When you see the worlds natural and oil free it probably makes you think the product is better for you. But that's not always the case.
We found 7 common lies on your make-up labels that you shouldn't fall for, thanks to Yahoo!
One: "Oil free" formulas still contain oil. If you turn over your bottle of oil-free foundation, you may find oils on the list of ingredients. Companies substitute synthetic oils for natural versions in order to call the product oil-free -- and the irony is that many of the synthetic oils are actually more likely to irritate your skin.
Two: Just because you see "SPF" doesn't mean you're safe. Even if your makeup contains SPF, you shouldn't rely on it as your only form of sun protection. The ultimate regimen is an antioxidant serum, followed by a teaspoon of SPF 30, and then a little makeup.
Three: "Natural" means nothing. FDA requirements say you only have to use 20% natural ingredients to say that a product is natural. If it's important to you that your makeup is truly organic, make sure the label specifies that the contents are "USDA-certified organic."
Four: Most "anti-aging" ingredients don't really work. Unfortunately, smoothing wrinkles isn't as simple as adding a fine-line-fighting ingredient to a concealer. And you're better off saving your anti-aging for nighttime anyway because many anti-aging ingredients are photosensitive and break down in sunlight.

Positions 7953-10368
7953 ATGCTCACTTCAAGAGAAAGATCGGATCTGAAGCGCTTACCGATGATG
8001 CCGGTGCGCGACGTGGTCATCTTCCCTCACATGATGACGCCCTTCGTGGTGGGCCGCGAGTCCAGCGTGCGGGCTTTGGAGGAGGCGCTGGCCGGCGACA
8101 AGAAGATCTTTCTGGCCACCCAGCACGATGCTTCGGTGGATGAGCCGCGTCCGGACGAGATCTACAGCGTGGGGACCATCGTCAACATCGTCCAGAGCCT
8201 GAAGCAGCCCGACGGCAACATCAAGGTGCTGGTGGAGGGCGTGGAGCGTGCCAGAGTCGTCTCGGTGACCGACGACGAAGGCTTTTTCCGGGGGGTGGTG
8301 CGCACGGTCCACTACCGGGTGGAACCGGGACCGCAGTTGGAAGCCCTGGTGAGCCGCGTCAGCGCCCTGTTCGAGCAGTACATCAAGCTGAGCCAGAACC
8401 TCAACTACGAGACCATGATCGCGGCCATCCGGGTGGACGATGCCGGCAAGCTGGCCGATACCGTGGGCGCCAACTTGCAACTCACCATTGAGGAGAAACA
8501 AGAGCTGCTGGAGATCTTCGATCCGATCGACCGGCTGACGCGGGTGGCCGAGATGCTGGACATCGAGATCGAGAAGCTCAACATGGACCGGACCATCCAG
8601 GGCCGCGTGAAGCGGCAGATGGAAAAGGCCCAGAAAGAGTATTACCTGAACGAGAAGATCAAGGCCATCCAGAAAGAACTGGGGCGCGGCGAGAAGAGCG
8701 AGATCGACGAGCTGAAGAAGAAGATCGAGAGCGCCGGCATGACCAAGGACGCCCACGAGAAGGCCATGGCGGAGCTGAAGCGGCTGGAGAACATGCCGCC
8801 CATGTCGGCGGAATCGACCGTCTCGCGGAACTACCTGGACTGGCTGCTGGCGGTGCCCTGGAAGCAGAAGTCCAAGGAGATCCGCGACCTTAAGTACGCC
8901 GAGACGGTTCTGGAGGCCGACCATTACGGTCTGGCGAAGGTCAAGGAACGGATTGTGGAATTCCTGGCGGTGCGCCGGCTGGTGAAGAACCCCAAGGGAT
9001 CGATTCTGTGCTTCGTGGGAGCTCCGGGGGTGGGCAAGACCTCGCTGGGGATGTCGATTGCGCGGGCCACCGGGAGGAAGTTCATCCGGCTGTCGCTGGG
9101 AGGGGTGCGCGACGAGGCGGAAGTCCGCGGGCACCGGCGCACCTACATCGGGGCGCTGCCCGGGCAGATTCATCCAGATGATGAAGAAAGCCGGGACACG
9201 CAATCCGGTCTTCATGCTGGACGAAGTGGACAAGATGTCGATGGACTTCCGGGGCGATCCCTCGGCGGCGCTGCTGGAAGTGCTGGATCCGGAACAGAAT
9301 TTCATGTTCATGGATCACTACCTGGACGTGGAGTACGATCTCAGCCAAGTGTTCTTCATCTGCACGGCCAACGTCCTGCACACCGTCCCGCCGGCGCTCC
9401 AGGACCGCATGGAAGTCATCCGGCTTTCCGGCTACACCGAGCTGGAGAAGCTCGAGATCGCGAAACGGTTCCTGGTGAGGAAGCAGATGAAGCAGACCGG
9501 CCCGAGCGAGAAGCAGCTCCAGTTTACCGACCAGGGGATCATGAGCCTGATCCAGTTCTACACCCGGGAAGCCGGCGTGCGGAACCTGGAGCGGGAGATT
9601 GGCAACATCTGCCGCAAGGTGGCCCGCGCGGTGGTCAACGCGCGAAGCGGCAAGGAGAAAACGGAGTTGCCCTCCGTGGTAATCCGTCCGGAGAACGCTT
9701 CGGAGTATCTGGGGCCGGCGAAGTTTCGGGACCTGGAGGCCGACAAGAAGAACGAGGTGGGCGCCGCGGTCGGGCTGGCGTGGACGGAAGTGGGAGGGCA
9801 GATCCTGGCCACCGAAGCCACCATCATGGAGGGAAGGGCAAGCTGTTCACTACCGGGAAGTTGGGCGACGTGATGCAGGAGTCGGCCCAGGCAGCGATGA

Five: Fragrance-free products may contain fragrances. If you're buying fragrance-free products because you're allergic or sensitive to fragrances, you might still end up with a reaction. This is because a lot of companies add masking fragrances to cover the scent of other ingredients and the FDA doesn't require that these masking fragrances be included on the ingredient list.
Six: Long-wearing is not the same as waterproof. If you plan to jump in the pool while wearing your long-lasting makeup, know that it will be dripping down your face when you get out. These formulations are not the same as waterproof -- but they're perfect for someone whose eyeliner tends to be smudged by lunchtime.
Seven: "Dermatologist tested" doesn't mean dermatologist endorse. Just because a dermatologist tested a product doesn't mean that he or she liked the product. It's a common trick, and the phrase is basically meaningless.
You can find more great tips to making sure you are getting the most out of your makeup in this story on Yahoo!